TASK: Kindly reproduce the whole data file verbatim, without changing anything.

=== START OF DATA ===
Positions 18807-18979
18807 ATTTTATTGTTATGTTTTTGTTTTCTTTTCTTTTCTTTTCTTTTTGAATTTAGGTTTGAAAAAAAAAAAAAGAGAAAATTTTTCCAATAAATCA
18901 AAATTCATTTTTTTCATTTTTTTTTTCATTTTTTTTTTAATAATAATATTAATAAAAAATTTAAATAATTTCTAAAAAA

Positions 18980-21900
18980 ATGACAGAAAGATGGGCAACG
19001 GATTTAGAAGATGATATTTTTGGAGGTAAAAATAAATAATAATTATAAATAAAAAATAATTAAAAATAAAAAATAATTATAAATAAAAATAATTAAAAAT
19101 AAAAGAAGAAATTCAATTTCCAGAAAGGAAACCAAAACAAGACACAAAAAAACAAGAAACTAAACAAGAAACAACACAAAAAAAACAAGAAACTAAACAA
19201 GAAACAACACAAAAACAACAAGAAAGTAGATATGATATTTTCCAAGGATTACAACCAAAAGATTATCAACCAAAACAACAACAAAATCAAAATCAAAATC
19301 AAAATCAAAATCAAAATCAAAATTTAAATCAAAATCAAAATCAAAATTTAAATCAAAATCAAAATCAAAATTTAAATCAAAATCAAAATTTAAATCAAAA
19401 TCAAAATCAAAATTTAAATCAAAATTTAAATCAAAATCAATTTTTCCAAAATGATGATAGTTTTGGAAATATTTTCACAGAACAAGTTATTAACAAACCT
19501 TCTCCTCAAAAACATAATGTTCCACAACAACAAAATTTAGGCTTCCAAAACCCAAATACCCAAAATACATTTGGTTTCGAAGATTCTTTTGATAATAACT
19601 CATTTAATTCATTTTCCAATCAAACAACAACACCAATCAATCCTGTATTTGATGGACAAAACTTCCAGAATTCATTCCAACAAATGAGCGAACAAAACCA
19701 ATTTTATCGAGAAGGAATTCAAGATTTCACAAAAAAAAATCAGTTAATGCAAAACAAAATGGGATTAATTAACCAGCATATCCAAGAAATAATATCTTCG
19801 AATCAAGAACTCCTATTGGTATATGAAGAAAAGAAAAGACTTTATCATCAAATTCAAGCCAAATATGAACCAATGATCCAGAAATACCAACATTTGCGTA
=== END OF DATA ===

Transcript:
Positions 18807-18979
18807 ATTTTATTGTTATGTTTTTGTTTTCTTTTCTTTTCTTTTCTTTTTGAATTTAGGTTTGAAAAAAAAAAAAAGAGAAAATTTTTCCAATAAATCA
18901 AAATTCATTTTTTTCATTTTTTTTTTCATTTTTTTTTTAATAATAATATTAATAAAAAATTTAAATAATTTCTAAAAAA

Positions 18980-21900
18980 ATGACAGAAAGATGGGCAACG
19001 GATTTAGAAGATGATATTTTTGGAGGTAAAAATAAATAATAATTATAAATAAAAAATAATTAAAAATAAAAAATAATTATAAATAAAAATAATTAAAAAT
19101 AAAAGAAGAAATTCAATTTCCAGAAAGGAAACCAAAACAAGACACAAAAAAACAAGAAACTAAACAAGAAACAACACAAAAAAAACAAGAAACTAAACAA
19201 GAAACAACACAAAAACAACAAGAAAGTAGATATGATATTTTCCAAGGATTACAACCAAAAGATTATCAACCAAAACAACAACAAAATCAAAATCAAAATC
19301 AAAATCAAAATCAAAATCAAAATTTAAATCAAAATCAAAATCAAAATTTAAATCAAAATCAAAATCAAAATTTAAATCAAAATCAAAATTTAAATCAAAA
19401 TCAAAATCAAAATTTAAATCAAAATTTAAATCAAAATCAATTTTTCCAAAATGATGATAGTTTTGGAAATATTTTCACAGAACAAGTTATTAACAAACCT
19501 TCTCCTCAAAAACATAATGTTCCACAACAACAAAATTTAGGCTTCCAAAACCCAAATACCCAAAATACATTTGGTTTCGAAGATTCTTTTGATAATAACT
19601 CATTTAATTCATTTTCCAATCAAACAACAACACCAATCAATCCTGTATTTGATGGACAAAACTTCCAGAATTCATTCCAACAAATGAGCGAACAAAACCA
19701 ATTTTATCGAGAAGGAATTCAAGATTTCACAAAAAAAAATCAGTTAATGCAAAACAAAATGGGATTAATTAACCAGCATATCCAAGAAATAATATCTTCG
19801 AATCAAGAACTCCTATTGGTATATGAAGAAAAGAAAAGACTTTATCATCAAATTCAAGCCAAATATGAACCAATGATCCAGAAATACCAACATTTGCGTA